When I wrote on Monday about trying to positively reinforce certain behaviors of my oldest child, I promise I thought it would take a whole week before I had an update. But here we are two days later and I’ve already taken one step forward and one step back with my 5-year-old son Donovan. If you missed the earlier story, I’ve been having a hard time responding to Donovan whining, crying, and sometimes even throwing toys when he doesn’t get his way. So I took a parenting class on Positive Behavioral Interventions and Supports (PBIS), which is a strategy of teaching behavior by positively incentivizing what you want to see.
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I created a plan, communicated it to my village, and set an initial goal of establishing and adhering to a clear schedule to help prevent meltdowns related to Donovan being tired or hungry. As of Monday, we were thriving in Black girl magic and Black boy joy. I focused on a single behavior and saw results.
That came after I explained to Donovan on Friday that we would be keeping our hands to ourselves these days. We wouldn’t even play fight because someone could get hurt even if we are just having fun. I repeated the message once a day and on the way to Donovan’s soccer practice on Monday.
He asked the question of what he should do if someone hits him, and I told him to walk away and focus on what the coach was telling him to do. I told Donovan if he listened to his coach and kept his hands to himself the whole practice, he could earn his dessert, a granola bar. “Yes!” he exclaimed. And surely enough, he earned that granola bar.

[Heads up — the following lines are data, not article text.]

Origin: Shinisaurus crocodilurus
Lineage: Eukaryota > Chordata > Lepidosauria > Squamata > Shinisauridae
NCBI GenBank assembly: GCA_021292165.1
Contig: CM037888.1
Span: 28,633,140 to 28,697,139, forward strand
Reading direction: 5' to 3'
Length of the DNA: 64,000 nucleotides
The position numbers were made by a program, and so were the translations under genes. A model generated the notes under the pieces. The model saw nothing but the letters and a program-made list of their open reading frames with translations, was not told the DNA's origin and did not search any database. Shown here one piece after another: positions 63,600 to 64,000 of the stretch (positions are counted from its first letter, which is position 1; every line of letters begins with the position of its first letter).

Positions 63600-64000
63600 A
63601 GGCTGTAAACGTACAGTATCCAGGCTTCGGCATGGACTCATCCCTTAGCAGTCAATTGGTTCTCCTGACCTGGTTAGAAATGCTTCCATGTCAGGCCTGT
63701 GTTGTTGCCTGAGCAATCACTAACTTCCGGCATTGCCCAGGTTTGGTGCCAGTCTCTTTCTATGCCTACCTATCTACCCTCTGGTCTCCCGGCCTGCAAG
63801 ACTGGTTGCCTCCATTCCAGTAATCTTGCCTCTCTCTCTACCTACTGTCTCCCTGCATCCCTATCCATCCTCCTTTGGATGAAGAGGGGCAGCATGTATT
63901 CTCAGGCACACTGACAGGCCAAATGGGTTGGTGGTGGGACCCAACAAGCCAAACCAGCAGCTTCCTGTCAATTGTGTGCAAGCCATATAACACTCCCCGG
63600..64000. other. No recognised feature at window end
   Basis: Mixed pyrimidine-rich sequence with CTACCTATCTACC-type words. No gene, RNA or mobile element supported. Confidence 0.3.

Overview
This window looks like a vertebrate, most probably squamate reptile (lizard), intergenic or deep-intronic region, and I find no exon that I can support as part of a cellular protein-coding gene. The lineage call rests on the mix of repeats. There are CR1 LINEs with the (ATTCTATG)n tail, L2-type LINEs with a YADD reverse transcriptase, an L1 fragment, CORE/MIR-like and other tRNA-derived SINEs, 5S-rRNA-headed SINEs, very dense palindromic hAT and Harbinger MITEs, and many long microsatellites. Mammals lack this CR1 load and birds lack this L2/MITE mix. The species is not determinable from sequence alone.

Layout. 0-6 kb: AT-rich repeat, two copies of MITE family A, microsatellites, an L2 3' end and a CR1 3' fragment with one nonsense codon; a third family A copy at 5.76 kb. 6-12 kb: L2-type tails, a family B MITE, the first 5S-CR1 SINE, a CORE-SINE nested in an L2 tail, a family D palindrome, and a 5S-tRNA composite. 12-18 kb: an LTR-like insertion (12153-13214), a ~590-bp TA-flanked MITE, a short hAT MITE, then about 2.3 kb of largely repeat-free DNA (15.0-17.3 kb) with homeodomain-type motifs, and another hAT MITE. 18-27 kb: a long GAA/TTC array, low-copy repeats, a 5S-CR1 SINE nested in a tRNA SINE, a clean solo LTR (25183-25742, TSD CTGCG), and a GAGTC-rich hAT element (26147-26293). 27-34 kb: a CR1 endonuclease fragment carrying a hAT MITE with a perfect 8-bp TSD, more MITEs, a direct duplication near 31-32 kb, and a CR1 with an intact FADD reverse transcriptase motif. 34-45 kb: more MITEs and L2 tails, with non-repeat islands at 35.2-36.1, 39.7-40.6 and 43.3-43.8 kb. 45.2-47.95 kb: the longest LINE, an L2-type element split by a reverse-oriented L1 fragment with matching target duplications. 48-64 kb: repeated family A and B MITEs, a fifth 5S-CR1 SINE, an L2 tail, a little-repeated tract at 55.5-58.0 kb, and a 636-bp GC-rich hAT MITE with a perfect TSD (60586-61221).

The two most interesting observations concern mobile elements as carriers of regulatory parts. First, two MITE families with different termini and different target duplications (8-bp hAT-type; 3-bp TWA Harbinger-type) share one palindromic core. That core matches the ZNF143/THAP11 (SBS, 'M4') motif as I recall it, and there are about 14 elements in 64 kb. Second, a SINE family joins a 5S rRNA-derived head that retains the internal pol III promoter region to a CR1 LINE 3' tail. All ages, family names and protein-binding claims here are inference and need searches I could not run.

It was a win for us both. Then, Tuesday came. I put dry-erase marker to board and crafted a schedule, making time markings for snacks and meals. Bedtime went without saying. Donovan’s bedtime has for years fallen squarely between 7:30 p.m. and 8 p.m., so he has no problems waking up for school by 7 a.m. the next morning.
The problem is his mother likes to go with the flow from time to time, especially when moments with dear friends and family members are in play. That was the case on Tuesday when I took Suni and Donovan to a birthday party a friend of mine hosted for her 6-year-old daughter.
At the mere mention of a margarita for parents, I threw Donovan’s schedule completely out the window. What’s the harm, I thought. Donovan and Suni were having a great time, playing with new toys, eating tacos… All was moving merrily along until it wasn’t.
Just around 7:30 p.m. Donovan refused to share a toy with the birthday girl, and when I told him to hand it to me, he grunted and pushed the toy my way, accidentally hitting the birthday girl in the process. I was mortified, but I didn’t yell. I instead tried to force an apology, and when that didn’t work, I told Donovan we would be leaving. I put Suni’s shoes on and we slowly made our way out about 15 minutes later with Donovan now crying because we were leaving.
Because of the parenting class I took, I could immediately identify where I had gone wrong. I didn’t set any expectations before we arrived at the party, and I allowed us to get off schedule.
If I could have a do-over–and I likely will have several do-overs–I would explain in advance to Donovan that I have a super fun birthday party planned with cake, ice cream, tacos, and the works, but we can only go if he agrees to share with others, play gently, and leave without whining promptly at 7:20 p.m.
Oh how much easier life could have been, and I’m optimistic that one day soon it will be. In the meantime, I’m putting the work in daily.